In Pickens County, elementary school students in Gordo are learning how to garden and how to prepare healthy foods. Meanwhile, Head Start teachers in Carrollton are being trained to identify and prevent mental health issues. Both of these are part of ongoing projects with The University of Alabama-Pickens County Partnership.
Coordinated by the UA College of Community Health Sciences, the partnership seeks to provide sustainable health care for the rural county and real world training for UA students in medicine, nursing, social work, psychology, health education and other disciplines.
Pickens County is a medically underserved area and a primary care, mental health and dental health professional shortage area. The county ranks 41st in in the state in health outcomes.
Four recent UA graduates who are completing year-long fellowships with the partnership and are working on collective and individual projects.
The fellows, August Anderson, Laura Beth Brown, Courtney Rentas and Judson Russell, are conducting health screenings at schools across Pickens County, including Pickens Academy, Aliceville Elementary, Gordo High School and Reform Elementary School.
“While the health screenings have been a top priority for the fellows for the past couple of weeks, they have remained actively involved in their community projects,” says Wilamena Dailey, coordinator for the Partnership.
Anderson’s individual project is providing health education in Pickens County Schools. Brown is focusing on senior centers and providing the elderly with care, activities and resources. Rentas and Russell are focused on activities at the 4H House in Gordo. Rentas is educating students about nutrition through hands-on cooking demonstrations, and Russell teaches them about growing healthy foods through a teaching garden.
Eight projects that address health issues in Pickens County are also part of the partnership. Each includes UA faculty, UA students and a Pickens County community organization.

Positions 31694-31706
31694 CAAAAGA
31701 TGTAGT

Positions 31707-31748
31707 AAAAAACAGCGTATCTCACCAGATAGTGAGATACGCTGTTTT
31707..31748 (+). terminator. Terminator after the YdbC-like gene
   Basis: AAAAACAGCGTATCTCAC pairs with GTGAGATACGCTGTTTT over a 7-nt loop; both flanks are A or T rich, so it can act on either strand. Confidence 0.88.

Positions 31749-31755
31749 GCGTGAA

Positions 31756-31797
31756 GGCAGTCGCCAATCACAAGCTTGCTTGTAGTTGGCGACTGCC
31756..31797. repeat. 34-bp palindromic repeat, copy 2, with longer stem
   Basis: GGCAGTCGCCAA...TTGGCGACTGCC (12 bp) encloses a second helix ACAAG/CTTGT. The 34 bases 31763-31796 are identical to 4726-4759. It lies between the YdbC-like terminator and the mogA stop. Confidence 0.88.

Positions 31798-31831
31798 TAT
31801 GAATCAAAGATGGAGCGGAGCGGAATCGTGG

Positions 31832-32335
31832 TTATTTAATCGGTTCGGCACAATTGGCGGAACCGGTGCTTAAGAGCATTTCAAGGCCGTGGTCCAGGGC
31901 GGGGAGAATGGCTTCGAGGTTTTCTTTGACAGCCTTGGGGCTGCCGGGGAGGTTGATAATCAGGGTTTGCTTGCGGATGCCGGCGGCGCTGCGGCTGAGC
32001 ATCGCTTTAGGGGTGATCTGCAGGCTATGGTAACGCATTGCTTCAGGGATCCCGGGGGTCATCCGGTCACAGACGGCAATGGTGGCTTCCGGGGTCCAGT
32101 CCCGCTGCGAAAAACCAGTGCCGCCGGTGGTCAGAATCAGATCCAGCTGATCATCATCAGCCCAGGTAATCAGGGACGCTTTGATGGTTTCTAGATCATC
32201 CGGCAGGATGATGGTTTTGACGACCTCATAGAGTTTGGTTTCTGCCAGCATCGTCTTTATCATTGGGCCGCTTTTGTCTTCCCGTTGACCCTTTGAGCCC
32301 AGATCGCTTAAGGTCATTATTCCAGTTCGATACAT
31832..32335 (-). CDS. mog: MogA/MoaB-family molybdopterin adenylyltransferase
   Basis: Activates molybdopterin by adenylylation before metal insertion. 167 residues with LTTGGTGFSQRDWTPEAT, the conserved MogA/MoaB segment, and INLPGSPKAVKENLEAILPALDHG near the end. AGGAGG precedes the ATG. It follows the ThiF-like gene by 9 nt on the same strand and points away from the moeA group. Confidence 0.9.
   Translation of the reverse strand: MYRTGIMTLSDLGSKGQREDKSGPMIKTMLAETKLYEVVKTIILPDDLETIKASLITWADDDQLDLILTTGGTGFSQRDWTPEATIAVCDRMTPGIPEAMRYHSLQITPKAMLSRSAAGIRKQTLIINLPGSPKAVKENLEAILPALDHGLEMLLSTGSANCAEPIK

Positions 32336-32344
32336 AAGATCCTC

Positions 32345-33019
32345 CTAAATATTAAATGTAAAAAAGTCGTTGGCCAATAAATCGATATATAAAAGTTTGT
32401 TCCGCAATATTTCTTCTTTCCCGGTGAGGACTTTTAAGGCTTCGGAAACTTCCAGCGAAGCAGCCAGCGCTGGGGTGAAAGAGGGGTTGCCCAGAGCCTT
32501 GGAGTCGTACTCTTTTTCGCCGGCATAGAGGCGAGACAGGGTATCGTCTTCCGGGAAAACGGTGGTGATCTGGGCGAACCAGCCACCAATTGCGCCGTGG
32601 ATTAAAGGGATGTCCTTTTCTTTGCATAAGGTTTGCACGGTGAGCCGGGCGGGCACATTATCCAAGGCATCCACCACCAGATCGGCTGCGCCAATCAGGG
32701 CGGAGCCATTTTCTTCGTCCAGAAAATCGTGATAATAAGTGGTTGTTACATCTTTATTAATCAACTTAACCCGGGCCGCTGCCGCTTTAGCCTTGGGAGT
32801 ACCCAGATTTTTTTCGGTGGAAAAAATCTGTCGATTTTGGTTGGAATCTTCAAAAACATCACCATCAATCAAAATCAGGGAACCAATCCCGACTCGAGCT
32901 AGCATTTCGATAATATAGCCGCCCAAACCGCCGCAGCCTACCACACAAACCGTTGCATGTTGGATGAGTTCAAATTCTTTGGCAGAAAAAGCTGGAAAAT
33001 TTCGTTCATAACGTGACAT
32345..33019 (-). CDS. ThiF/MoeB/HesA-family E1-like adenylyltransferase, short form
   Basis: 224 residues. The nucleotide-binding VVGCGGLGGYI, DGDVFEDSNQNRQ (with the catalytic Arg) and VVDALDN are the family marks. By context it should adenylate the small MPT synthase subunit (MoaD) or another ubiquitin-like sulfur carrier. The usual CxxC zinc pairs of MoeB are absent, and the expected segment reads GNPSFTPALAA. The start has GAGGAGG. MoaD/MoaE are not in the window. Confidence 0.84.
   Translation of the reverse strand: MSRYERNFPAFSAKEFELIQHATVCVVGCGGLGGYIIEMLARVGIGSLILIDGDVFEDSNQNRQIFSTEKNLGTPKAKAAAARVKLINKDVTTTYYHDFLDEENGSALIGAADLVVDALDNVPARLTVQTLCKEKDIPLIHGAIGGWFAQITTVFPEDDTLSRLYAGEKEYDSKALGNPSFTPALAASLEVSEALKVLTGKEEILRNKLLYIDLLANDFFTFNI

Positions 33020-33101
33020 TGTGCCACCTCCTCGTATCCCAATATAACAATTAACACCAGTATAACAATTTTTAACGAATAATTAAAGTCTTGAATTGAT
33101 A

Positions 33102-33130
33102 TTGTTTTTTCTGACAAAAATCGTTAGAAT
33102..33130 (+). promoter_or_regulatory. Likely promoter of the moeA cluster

An update on some of the projects underway:
Disseminating the Power PATH Mental Health Preventive Intervention to Pickens County Community Action Head Start Program:
Dr. Caroline Boxmeyer, associate professor of Psychiatry and Behavioral Medicine at CCHS and the principal investigator of the project, has implemented the first portion of the Power PATH Program, equipping Pickens County Head Start teachers with training and resources to use in the future to identify and help prevent mental illness. The second part of the program—a training program for parents—is underway.
Boxmeyer is working alongside Dr. Ansley Gilpin, assistant professor of psychology at UA, and Dr. Jason DeCaro, associate professor of anthropology at UA. They are collaborating with the Pickens County Community Action Head Start Program.
Improving Pickens County Residents’ Knowledge of Risk Factors for Cardiovascular Disease and Type 2 Diabetes:
Health screenings have been conducted at the Pickens County Head Start Pre-K Program and at the Board of Education as part of the project. Led by Dr. Michele Montgomery and Dr. Paige Johnson, both assistant professors at the UA Capstone College of Nursing, the project is in collaboration with the Pickens County Community Action Committee and CDC, Inc., the Pickens County Board of Education, Pickens County Head Start and the Diabetes Coalition.
Pickens County Medical-Legal Partnership for the Elderly
Gaines Brake, staff attorney with the Elder Law Clinic at UA’s School of Law, is seeing clients at Pickens County Medical Center and throughout the community to increase awareness about the Medical-Legal Partnership. The Elder Law Clinic also hosts hours at Pickens County Medical Center, where it provides free legal advice and representation to individuals aged 60 and over. Gaines is working with Jim Marshall, CEO of Pickens County Medical Center.
Improving Access to Cardiac Rehabilitation Services in Pickens County
An expansion of the Cardiac Rehabilitation Center at Pickens County Medical Center is completed. Dr. Avani Shah, assistant professor of social work at UA, and Dr. Jonathan Wingo, associate professor of kinesiology at UA, have collaborated with Sharon Crawford Webster, RRT, of the Cardiopulmonary Rehab at Pickens County Medical Center on the project.
The College’s mission is to improve and promote the health of individuals and communities in Alabama and the region, and one of the ways it seeks to do that is by engaging communities as partners, particularly in rural and underserved areas.
In Pickens County, there are nine primary care physicians per 10,000 residents, and one-third of the population lives below the poverty line. The county ranked 45th of Alabama’s 67 counties in social and economic factors that contribute to health. Thirty-six percent of adults are considered obese.